It is hard to believe, but the first edition of this book saw the light 15 years ago. At the time, it became a useful reference for those who wanted to understand the development, the anatomy, and the pathophysiology of the fetal central nervous system from the viewpoint of ultrasonography.
After a relatively short 5 years—in 2001—the second edition of the book was published. We received encouraging feedback from the ultrasound and the feto-maternal specialists to add the necessary incremental knowledge and include relevant information to publish an updated second edition.
During the time from 2001 to recent days, several things happened that led us to consider the publication of the third edition of the book.
The first compelling reason to update the book was the “outburst” of new clinical research regarding imaging of the fetal brain. The use of high frequency and deep penetrating ultrasound transducer probes yielded increasing resolution, hence more accurate pictures of the fetal brain and spine. These high-resolution pictures found their way into the traditional “printed journals,” but even more so into the electronic media. Lectures at courses and webinars, and teaching on CDs and the Internet, spread the understanding and knowledge, requiring an organized way to compile it and reach out to those interested in the subject.
The second impetus to practically rewrite the previous edition was the tremendous improvement and dissemination of three-dimensional ultrasound techniques and magnetic resonance imaging. By resonating to these, we decided to incorporate those two imaging modalities into the individual chapters wherever necessary to enhance understanding, rather than leaving them as stand-alone chapters. In the previous editions, we had placed these two subjects in their separate chapters. Our intention was to emphasize, teach, and incorporate these two important imaging technologies. Now that they are used daily to complement traditional ultrasound imaging of the fetal brain, we incorporated this use as an integral part of the many “older” as well as the new chapters.
The third and not less important reason to redo and rejuvenate the book was the increasing interest in imaging the fetal nervous system as it pertains to imaging the fetal brain. The surging clinical research in Europe, North America, South America, and Israel, to name only a few locations, gave birth to a new generation of young and enthusiastic imagers, maternal–fetal medicine specialists, radiologists, and basic scientists, who literally inundated the field with new observations. As a result of this data surge, conference goers and others kept asking when a new edition of the book would be released.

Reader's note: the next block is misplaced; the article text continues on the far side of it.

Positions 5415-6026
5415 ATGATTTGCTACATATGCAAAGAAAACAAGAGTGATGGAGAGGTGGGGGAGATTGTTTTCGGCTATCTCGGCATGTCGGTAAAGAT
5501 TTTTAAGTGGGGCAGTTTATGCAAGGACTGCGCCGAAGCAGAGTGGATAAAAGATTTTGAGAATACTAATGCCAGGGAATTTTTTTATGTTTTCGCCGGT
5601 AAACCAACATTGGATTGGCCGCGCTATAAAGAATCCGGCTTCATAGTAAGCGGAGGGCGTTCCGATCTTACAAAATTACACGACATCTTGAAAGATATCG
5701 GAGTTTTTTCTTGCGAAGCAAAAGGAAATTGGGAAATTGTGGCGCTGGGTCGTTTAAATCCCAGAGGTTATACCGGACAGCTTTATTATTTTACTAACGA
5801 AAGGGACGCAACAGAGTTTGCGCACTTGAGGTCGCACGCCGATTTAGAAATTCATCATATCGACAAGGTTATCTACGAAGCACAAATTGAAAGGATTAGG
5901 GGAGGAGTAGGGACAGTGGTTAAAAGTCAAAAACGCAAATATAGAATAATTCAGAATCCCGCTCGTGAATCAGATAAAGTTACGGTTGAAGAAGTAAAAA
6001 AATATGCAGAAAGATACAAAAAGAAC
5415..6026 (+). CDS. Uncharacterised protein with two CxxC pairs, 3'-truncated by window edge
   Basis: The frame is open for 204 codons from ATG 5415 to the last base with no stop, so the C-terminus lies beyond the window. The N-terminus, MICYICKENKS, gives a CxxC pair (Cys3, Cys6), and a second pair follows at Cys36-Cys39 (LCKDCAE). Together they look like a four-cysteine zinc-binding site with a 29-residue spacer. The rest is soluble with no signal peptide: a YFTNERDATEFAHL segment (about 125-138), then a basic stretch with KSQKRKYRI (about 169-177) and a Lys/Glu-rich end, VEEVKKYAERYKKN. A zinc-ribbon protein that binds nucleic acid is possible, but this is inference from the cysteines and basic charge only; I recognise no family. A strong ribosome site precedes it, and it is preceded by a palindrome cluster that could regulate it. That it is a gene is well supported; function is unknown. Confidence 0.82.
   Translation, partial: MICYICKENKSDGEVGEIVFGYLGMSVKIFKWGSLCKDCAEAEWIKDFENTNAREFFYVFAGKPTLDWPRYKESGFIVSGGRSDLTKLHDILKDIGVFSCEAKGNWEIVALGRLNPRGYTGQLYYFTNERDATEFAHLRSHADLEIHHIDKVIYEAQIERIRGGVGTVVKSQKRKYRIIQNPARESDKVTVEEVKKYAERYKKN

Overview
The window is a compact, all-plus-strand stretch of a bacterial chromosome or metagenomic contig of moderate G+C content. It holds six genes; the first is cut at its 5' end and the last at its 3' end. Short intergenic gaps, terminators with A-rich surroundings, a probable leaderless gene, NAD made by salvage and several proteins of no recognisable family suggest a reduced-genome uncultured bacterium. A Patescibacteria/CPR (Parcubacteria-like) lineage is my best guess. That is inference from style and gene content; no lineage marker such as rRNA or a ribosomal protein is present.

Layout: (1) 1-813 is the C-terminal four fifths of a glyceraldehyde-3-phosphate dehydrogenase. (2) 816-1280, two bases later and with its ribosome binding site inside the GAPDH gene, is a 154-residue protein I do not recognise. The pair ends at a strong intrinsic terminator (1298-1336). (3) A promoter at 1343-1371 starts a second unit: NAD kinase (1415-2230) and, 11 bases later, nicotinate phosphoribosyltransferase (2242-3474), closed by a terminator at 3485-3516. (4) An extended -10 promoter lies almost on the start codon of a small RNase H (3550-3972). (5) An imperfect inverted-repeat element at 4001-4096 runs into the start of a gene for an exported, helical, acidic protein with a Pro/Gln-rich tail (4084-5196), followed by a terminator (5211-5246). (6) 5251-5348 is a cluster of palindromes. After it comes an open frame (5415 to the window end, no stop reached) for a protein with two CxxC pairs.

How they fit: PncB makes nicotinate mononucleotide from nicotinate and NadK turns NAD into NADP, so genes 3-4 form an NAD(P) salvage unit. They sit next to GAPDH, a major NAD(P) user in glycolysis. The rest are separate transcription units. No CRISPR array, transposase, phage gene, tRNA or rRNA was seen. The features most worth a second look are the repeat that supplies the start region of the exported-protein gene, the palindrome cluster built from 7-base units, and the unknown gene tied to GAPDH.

To answer all three issues and explain the horizons of the new edition, Gustavo Malinger of Israel and Gianluigi Pilu of Italy graciously agreed to serve as co-editors. It was the widening of our perception of teaching that led us to change the format of the chapters completely, making them easier to read and easier to find points of interest. There is no doubt that adding new chapter authors, as well as scores of new 2D and 3D ultrasound images and updated literature were the necessary ingredients to consider this textbook of fetal neuroimaging a relevant reference source.
As to the newly added chapters, we would like to mention them briefly. Ventriculomegaly was given its own importance. It is the most common presenting sonographic sign of brain pathology; therefore, the possible underlying clinico-pathologic reasons for it were “carved out” from the many different sites that were mentioned, creating a dedicated chapter for easy reference.
The different anomalies were reclassified, such as those of the ventral and dorsal induction, and that of cortical development. We tried to pour light upon a diagnostically problematic area of the fetal brain, namely the posterior fossa, focusing on a small but nevertheless important structure, the vermis. Three new chapters dealing with intrauterine insults, intrauterine infections, and metabolic disorders were also added to cover the progress made in those areas that became pertinent to fetal neuroscans.
In short, the newly incorporated chapters, along with those updated and carried over from our last edition, may render this new edition useful for those engaging in the clinical evaluation of the fetal brain.
Ilan E. Timor-Tritsch, MD
Ana Monteagudo, MD
Gianluigi Pilu, MD
Gustavo Malinger, MD